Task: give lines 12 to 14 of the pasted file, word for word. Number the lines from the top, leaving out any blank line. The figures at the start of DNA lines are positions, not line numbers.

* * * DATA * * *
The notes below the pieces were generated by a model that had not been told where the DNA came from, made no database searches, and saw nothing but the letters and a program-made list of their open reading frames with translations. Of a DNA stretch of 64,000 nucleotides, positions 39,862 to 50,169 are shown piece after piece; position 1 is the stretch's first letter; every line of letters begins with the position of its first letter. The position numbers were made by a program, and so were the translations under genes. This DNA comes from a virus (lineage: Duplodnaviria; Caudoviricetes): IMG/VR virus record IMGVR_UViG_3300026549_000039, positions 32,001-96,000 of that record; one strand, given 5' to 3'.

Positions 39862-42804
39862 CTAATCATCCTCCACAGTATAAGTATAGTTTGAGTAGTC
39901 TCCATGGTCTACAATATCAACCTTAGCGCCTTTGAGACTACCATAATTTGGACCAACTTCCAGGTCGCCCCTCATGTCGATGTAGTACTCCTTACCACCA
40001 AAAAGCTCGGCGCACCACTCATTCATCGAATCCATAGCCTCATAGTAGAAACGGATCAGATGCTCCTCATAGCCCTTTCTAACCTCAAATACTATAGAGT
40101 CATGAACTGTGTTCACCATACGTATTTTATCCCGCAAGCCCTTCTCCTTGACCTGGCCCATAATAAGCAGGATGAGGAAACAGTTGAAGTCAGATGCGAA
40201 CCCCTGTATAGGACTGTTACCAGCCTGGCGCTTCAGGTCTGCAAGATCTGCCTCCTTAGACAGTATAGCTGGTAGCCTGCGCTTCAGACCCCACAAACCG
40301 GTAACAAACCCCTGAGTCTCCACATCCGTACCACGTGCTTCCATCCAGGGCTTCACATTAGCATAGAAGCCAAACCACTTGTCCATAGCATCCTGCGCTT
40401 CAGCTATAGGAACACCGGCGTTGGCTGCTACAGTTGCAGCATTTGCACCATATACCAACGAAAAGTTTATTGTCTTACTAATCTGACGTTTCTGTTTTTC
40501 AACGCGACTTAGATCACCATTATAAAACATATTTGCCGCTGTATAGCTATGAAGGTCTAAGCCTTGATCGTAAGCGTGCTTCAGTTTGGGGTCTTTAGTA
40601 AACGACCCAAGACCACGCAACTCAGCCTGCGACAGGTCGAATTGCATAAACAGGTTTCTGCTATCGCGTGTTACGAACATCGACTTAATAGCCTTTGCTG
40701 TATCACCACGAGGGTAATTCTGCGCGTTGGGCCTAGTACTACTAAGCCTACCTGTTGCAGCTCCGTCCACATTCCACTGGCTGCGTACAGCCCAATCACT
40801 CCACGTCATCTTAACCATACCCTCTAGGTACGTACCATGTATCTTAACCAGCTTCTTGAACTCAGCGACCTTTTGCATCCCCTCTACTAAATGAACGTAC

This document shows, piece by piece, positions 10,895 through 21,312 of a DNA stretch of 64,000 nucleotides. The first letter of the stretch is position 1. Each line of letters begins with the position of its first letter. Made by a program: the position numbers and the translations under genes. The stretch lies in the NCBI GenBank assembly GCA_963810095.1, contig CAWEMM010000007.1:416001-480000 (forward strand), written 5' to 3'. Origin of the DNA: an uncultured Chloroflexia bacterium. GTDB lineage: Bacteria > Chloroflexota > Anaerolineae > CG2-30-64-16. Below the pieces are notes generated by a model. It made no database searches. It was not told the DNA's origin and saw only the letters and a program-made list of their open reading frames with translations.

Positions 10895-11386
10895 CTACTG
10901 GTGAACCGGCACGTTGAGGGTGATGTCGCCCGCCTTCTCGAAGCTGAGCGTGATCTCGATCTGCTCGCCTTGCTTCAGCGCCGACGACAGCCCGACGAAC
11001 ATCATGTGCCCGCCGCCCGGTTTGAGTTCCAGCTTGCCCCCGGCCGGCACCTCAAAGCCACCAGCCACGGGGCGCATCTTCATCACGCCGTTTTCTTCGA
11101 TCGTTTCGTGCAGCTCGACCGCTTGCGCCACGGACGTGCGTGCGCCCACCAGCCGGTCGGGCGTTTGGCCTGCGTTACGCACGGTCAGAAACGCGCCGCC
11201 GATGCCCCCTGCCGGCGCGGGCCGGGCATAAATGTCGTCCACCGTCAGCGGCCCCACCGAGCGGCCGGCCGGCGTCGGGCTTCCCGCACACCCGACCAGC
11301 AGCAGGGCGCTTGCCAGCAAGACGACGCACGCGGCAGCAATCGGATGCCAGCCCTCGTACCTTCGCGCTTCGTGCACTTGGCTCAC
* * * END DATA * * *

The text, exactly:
40701 TATCACCACGAGGGTAATTCTGCGCGTTGGGCCTAGTACTACTAAGCCTACCTGTTGCAGCTCCGTCCACATTCCACTGGCTGCGTACAGCCCAATCACT
40801 CCACGTCATCTTAACCATACCCTCTAGGTACGTACCATGTATCTTAACCAGCTTCTTGAACTCAGCGACCTTTTGCATCCCCTCTACTAAATGAACGTAC

This document shows, piece by piece, positions 10,895 through 21,312 of a DNA stretch of 64,000 nucleotides. The first letter of the stretch is position 1. Each line of letters begins with the position of its first letter. Made by a program: the position numbers and the translations under genes. The stretch lies in the NCBI GenBank assembly GCA_963810095.1, contig CAWEMM010000007.1:416001-480000 (forward strand), written 5' to 3'. Origin of the DNA: an uncultured Chloroflexia bacterium. GTDB lineage: Bacteria > Chloroflexota > Anaerolineae > CG2-30-64-16. Below the pieces are notes generated by a model. It made no database searches. It was not told the DNA's origin and saw only the letters and a program-made list of their open reading frames with translations.